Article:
A great Brazillian graphic designer named Mario Amaya has taken a few of favorite brands and run them into each other at top speed. See some of the efforts below and see more here. His blog, Following Is For Cattle, makes me wish I’d paid attention when the Providence public school system was trying to teach me Portuguese.
No word on the report as to whether McD’s or railroad operator Network Rail and low-cost airline Flybe — which were also given the right to award credits — will be reimbursed by the government for this.
The plan has been dubbed McQualifications, by its foes. So now you be McQualified for your McJob.
And, before those of us on this side of the pond get too snooty about the Brits:
In the United States, McDonald’s offers courses in restaurant management that can be transferred for credit at traditional colleges and universities through its training facility, Hamburger University.
While the entire thing makes me want to swear off bovine secretions forever, the best line has to be: “Milk Rocks!, with the blessing of schools, delivers to students, branded book covers and other fun, kid-friendly materials.”
Giving blessings isn’t the business of schools.
What definition of “kid-friendly” includes advertising?
Quoth Reuters: Preschoolers preferred the taste of burgers and fries when they came in McDonald’s wrappers over the same food in plain wrapping, U.S. researchers said, suggesting fast-food marketing reaches the very young.
This is news only to those who haven’t raised a kid in the US in the last 75 years. Even your idiot blogger has figured it out.
OED definition: “an unstimulating, low-paid job with few prospects, esp. one created by the expansion of the service sector.”
This despite the fact that Caterer and Hotelkeeper magazine recently named the company the “best place to work in hospitality,” and McD’s was also the first large British employer to be accredited under the government’s “Investors in People” scheme.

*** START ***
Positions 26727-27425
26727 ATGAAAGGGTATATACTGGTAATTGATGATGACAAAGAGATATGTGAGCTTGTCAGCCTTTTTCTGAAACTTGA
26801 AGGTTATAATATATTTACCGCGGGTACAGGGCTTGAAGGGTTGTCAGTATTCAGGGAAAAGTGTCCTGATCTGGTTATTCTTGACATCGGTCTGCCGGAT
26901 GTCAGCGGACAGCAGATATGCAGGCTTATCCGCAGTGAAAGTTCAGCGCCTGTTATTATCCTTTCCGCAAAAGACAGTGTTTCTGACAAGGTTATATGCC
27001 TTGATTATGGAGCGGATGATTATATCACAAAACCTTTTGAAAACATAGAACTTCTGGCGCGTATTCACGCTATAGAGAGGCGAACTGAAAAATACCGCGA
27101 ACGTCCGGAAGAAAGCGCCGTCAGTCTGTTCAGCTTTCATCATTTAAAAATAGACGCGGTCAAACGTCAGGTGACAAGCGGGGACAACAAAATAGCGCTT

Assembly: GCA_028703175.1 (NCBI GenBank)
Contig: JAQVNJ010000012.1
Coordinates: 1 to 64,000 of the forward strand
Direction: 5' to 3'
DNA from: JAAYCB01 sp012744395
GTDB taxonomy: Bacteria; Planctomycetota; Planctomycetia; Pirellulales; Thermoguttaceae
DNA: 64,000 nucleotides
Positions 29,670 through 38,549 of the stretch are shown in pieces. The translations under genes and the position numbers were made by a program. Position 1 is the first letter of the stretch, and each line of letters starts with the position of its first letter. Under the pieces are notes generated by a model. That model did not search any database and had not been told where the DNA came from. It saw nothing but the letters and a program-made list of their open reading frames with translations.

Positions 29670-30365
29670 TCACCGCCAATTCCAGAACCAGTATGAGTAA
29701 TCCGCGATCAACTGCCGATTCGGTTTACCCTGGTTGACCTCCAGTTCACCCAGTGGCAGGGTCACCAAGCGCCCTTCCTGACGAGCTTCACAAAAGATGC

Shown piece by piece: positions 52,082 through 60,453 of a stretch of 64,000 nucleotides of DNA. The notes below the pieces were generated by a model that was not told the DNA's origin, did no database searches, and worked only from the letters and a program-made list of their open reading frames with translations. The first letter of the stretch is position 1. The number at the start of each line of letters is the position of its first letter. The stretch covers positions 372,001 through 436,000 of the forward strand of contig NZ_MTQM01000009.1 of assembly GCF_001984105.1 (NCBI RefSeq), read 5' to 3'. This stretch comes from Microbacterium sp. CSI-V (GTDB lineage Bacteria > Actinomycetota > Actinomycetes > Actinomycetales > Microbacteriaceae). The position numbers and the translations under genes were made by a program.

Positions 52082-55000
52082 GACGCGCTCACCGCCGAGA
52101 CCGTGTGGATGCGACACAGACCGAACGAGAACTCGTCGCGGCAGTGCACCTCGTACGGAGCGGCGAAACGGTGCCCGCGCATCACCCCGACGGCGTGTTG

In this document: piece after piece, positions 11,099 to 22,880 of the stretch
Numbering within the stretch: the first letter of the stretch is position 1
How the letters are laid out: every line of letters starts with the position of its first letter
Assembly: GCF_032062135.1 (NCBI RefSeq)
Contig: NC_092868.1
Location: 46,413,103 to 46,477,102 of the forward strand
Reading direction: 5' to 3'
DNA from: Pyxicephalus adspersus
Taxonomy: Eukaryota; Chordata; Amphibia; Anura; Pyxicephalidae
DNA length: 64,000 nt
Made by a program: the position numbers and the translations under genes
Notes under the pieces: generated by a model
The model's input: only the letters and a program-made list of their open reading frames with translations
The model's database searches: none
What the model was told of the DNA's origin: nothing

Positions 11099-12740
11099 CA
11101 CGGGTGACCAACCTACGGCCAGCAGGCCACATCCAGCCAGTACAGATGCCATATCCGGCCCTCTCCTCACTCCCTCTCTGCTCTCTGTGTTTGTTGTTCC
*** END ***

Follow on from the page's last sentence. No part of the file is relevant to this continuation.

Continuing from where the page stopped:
Because of things likes this, David Fairhurst — Mickey D’s chief personnel guy Over There and top King Canute impersonator — wants the definition changed to “reflect a job that is stimulating, rewarding and offers genuine opportunities for career progression and skills that last a lifetime.”
Texas Stadium in Dallas and Jacobs Field in Cleveland. That’s according to Hasbro, which placed those two properties where the ultra-low rent Baltic and Mediterranean Avenues used to be, on its just-released Monopoly: Here & Now Edition. The company said the new edition “was designed to answer the question: “What would the most popular board game of all time look like if it were invented today instead of in 1935?” (Well, actually, it was designed to answer the ever-popular question: How do we move more units? But never mind that.) Top spots on the board go to New York’s Times Square, which takes the place of Boardwalk. Coming in second to New York yet again: Boston’s Fenway Park, which is Park Place. And not only have the properties been revamped but so have the tokens: the race car is a Toyota Prius, the old shoe is New Balance running shoe, and “the hip labradoodle takes the place of the Scottish terrier,” they tell us. The game tokens also include McDonald’s French Fries, a Motorola RAZR cell phone, and a generic airplane and laptop computer—which means none of the airlines or computer-makers would cough up a fee for naming rights. Cheap, cheap, cheap.
(FYI: This was originally written for a Brandweek newsletter. You should really check out Brandweek.com, I DO!)